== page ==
“Every life is different from any that has gone before it, and so is every death.”1 Although advancements in technology and healthcare have saved and prolonged countless lives, there is one part of humanity that can never be fully cured: death. Death is not what it used to be—it is no longer normally a common, family communal, or even religious event.2 Modern dying takes place in a hospital while attached to machines that attempt to prolong life but seem to simultaneously take patients further and further away from dying with dignity. As these technologies that prolong life evolve, so do those that seek to ease one’s transition to death. Physician-assisted suicide3 is a solution supported by a growing number to provide patients a choice to reclaim dignity over their death rather than waiting for their bodies to succumb to looming and debilitating terminal illnesses.4 Diagnoses of terminal illnesses skyrocketed in the last century.5 The inevitability of death at the hands of terminal illnesses—which can result in a drawn out and painful death—inspires the desire in some to request they take matters into their own hands.6 In the United States during the 1990s, physician-assisted suicide became a hot-button issue as some physicians began publicly administering lifeending prescriptions and doses of carbon monoxide, as requested by terminally ill patients, in order to avoid their pre-death suffering and hasten their passing.7 However, at the time, nearly every jurisdiction in the United States had statutes in place that outlawed the assistance of suicide, and many bans persist today.8 After the United States Supreme Court declared that terminally ill patients have the right to decline life-saving or prolonging treatment under the United States Constitution in Cruzan v. Director, Missouri Department of Health, the question became: Does the right to die include physician-assisted suicide?9 This question was subsequently answered by the United States Supreme Court a few years later in Washington v. Glucksberg and Vacco v. Quill.10 Although the Court held that physician-assisted suicide is not a constitutionally protected liberty interest under the United States Constitution, the Court left the door open for the states to make individual determinations as to whether physician-assisted suicide should be made legal under their respective state constitutions.11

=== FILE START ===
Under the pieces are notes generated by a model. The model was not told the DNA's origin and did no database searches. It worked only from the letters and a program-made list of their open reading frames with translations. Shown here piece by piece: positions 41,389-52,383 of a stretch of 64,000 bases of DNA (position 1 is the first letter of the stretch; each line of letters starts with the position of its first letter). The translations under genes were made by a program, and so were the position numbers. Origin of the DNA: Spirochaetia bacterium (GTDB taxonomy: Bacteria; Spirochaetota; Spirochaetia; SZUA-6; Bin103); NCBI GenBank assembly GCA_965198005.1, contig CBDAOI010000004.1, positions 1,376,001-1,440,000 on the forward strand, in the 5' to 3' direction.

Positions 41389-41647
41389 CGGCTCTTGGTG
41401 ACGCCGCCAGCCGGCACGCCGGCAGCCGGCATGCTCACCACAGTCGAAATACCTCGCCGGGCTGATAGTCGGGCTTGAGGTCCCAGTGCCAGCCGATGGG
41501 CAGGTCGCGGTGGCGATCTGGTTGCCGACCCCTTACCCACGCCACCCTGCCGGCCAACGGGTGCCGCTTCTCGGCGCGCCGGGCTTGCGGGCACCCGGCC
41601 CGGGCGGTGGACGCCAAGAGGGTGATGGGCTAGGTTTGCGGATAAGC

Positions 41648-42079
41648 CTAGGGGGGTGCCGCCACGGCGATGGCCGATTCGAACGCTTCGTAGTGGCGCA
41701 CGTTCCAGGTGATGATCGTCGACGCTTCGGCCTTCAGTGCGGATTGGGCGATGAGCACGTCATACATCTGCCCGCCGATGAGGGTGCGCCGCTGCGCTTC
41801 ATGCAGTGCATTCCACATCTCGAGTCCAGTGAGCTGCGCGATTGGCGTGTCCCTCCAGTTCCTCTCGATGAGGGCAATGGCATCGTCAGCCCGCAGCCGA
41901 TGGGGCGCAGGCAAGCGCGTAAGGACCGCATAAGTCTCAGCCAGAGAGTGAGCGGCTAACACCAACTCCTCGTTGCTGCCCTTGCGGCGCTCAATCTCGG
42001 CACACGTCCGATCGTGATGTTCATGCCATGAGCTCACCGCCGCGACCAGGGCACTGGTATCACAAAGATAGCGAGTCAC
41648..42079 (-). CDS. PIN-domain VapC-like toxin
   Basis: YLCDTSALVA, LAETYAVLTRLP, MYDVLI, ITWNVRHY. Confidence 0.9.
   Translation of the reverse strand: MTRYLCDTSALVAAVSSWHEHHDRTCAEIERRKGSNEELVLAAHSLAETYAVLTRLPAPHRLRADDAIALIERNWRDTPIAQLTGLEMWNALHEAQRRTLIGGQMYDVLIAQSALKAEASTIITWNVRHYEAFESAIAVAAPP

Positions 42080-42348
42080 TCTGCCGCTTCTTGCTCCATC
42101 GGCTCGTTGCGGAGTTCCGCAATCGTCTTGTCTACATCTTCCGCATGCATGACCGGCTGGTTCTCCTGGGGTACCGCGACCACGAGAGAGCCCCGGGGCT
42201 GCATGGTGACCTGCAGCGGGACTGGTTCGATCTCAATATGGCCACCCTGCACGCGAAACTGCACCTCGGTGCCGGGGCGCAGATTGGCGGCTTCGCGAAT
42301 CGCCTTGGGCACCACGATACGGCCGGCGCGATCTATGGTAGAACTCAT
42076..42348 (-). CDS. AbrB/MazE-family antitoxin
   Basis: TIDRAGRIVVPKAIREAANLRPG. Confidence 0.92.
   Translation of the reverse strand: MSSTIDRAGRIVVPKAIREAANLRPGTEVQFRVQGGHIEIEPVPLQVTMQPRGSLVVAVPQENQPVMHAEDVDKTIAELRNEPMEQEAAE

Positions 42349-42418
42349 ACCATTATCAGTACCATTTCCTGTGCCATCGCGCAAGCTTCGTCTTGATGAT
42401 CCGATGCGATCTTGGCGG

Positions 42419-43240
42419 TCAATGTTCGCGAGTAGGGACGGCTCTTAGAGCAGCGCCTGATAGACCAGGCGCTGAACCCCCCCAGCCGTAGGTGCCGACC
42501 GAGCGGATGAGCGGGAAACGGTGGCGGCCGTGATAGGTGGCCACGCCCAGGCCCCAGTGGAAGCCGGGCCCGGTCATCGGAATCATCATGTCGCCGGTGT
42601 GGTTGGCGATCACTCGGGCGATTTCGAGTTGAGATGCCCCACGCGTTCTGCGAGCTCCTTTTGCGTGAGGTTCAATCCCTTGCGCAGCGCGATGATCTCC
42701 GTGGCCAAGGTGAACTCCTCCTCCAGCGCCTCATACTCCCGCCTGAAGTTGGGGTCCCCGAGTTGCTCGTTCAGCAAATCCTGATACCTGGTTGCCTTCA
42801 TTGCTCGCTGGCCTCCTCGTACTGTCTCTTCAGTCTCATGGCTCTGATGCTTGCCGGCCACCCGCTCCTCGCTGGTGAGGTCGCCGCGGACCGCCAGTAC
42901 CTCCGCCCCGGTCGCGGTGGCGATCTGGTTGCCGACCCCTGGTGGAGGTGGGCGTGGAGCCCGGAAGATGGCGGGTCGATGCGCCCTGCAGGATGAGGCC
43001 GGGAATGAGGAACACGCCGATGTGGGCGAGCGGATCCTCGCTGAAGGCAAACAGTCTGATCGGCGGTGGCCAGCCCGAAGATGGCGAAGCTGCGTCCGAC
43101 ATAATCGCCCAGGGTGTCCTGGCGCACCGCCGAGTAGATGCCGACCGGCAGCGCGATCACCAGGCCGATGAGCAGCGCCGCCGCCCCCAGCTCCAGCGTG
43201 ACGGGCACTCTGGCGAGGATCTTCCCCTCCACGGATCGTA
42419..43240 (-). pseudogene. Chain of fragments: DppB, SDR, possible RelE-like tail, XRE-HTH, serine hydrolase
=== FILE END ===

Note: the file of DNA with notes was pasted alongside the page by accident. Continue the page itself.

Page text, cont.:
PHYSICIAN AID IN DYING: Physician-Assisted Suicide as a Constitutionally Protected Liberty Interest Under the Nebraska Constitution,
101 Neb. L. Rev.
Available at: https://digitalcommons.unl.edu/nlr/vol101/iss3/6